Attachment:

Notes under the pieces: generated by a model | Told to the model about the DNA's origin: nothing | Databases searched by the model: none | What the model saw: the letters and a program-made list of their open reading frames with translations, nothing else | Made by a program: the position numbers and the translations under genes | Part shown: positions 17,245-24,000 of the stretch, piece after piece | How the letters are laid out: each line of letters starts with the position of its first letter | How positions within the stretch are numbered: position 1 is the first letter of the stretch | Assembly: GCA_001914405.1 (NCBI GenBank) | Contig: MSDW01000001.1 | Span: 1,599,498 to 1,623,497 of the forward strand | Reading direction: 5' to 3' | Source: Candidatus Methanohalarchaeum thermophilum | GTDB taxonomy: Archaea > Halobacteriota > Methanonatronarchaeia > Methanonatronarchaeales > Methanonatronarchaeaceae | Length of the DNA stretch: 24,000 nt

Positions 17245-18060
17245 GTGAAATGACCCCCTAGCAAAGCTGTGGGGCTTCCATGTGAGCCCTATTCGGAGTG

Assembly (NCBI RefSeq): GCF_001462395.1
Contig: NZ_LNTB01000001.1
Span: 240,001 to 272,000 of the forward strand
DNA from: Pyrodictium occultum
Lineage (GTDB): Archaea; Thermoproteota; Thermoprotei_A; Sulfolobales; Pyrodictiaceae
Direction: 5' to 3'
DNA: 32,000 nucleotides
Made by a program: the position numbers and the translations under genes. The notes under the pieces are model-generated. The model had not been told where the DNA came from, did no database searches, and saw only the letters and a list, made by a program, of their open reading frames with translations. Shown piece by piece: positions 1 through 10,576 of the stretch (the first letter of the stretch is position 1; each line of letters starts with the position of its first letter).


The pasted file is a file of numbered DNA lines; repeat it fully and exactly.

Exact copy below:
Notes under the pieces: generated by a model | Told to the model about the DNA's origin: nothing | Databases searched by the model: none | What the model saw: the letters and a program-made list of their open reading frames with translations, nothing else | Made by a program: the position numbers and the translations under genes | Part shown: positions 17,245-24,000 of the stretch, piece after piece | How the letters are laid out: each line of letters starts with the position of its first letter | How positions within the stretch are numbered: position 1 is the first letter of the stretch | Assembly: GCA_001914405.1 (NCBI GenBank) | Contig: MSDW01000001.1 | Span: 1,599,498 to 1,623,497 of the forward strand | Reading direction: 5' to 3' | Source: Candidatus Methanohalarchaeum thermophilum | GTDB taxonomy: Archaea > Halobacteriota > Methanonatronarchaeia > Methanonatronarchaeales > Methanonatronarchaeaceae | Length of the DNA stretch: 24,000 nt

Positions 17245-18060
17245 GTGAAATGACCCCCTAGCAAAGCTGTGGGGCTTCCATGTGAGCCCTATTCGGAGTG

Assembly (NCBI RefSeq): GCF_001462395.1
Contig: NZ_LNTB01000001.1
Span: 240,001 to 272,000 of the forward strand
DNA from: Pyrodictium occultum
Lineage (GTDB): Archaea; Thermoproteota; Thermoprotei_A; Sulfolobales; Pyrodictiaceae
Direction: 5' to 3'
DNA: 32,000 nucleotides
Made by a program: the position numbers and the translations under genes. The notes under the pieces are model-generated. The model had not been told where the DNA came from, did no database searches, and saw only the letters and a list, made by a program, of their open reading frames with translations. Shown piece by piece: positions 1 through 10,576 of the stretch (the first letter of the stretch is position 1; each line of letters starts with the position of its first letter).